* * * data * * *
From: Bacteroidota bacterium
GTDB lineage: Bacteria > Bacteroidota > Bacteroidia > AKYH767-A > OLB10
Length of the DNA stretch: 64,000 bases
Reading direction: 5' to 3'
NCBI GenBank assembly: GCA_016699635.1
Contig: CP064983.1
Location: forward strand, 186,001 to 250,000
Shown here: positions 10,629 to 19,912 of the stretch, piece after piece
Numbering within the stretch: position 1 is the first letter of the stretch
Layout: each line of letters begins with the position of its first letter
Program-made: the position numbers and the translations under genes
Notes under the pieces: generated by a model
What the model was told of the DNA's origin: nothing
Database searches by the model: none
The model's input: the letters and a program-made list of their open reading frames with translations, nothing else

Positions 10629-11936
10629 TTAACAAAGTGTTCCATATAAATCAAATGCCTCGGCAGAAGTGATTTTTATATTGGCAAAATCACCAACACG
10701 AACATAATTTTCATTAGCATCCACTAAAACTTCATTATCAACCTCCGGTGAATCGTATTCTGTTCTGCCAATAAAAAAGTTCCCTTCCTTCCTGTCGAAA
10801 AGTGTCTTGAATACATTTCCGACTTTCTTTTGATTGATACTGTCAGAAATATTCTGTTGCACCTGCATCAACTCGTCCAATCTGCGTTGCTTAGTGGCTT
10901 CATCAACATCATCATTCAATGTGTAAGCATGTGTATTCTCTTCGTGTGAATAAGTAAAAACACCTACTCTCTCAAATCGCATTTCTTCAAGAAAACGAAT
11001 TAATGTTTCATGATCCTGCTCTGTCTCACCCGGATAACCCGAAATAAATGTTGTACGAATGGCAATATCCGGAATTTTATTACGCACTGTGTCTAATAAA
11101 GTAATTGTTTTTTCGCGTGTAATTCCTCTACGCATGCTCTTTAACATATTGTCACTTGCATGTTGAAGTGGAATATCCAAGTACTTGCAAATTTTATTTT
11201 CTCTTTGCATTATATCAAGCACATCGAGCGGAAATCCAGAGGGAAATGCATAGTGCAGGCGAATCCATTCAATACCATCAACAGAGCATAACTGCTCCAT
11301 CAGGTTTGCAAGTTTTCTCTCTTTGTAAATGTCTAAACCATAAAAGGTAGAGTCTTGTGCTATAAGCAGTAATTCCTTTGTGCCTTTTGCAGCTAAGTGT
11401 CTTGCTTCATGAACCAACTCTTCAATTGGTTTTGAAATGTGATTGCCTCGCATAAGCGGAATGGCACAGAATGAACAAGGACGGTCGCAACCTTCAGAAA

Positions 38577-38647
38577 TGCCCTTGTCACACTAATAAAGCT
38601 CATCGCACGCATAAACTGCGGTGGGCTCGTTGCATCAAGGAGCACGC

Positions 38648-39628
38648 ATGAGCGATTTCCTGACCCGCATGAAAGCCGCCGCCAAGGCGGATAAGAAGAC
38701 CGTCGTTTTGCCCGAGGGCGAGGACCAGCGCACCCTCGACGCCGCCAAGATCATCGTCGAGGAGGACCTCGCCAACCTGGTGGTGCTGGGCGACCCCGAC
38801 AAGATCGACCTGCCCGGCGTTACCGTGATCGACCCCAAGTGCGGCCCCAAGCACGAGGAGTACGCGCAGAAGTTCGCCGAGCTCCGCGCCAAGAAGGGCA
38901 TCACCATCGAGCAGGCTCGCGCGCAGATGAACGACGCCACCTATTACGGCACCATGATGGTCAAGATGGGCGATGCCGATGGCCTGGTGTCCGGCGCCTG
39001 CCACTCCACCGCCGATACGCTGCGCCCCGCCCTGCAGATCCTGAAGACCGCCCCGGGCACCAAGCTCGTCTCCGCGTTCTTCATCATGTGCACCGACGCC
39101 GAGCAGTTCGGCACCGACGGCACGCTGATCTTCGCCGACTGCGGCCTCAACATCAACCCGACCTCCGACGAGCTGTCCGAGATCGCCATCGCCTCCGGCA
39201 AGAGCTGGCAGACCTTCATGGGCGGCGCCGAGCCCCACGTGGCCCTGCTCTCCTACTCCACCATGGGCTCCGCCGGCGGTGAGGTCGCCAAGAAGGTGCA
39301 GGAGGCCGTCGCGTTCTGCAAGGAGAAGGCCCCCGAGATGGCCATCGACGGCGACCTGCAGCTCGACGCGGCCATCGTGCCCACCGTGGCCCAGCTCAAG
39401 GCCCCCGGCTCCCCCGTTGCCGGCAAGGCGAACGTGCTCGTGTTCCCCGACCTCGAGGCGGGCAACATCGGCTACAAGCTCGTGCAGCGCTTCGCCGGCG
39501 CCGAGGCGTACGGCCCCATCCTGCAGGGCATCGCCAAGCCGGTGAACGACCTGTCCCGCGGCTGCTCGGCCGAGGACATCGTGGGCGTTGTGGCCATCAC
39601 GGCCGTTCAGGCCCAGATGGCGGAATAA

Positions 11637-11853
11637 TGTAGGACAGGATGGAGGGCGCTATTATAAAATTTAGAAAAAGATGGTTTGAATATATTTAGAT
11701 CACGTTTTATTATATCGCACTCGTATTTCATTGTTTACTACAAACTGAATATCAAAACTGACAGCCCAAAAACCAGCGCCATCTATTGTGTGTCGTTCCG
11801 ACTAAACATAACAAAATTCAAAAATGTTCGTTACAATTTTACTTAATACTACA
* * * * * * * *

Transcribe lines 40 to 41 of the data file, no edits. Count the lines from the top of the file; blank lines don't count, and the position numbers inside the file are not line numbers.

39601 GGCCGTTCAGGCCCAGATGGCGGAATAA

Positions 11637-11853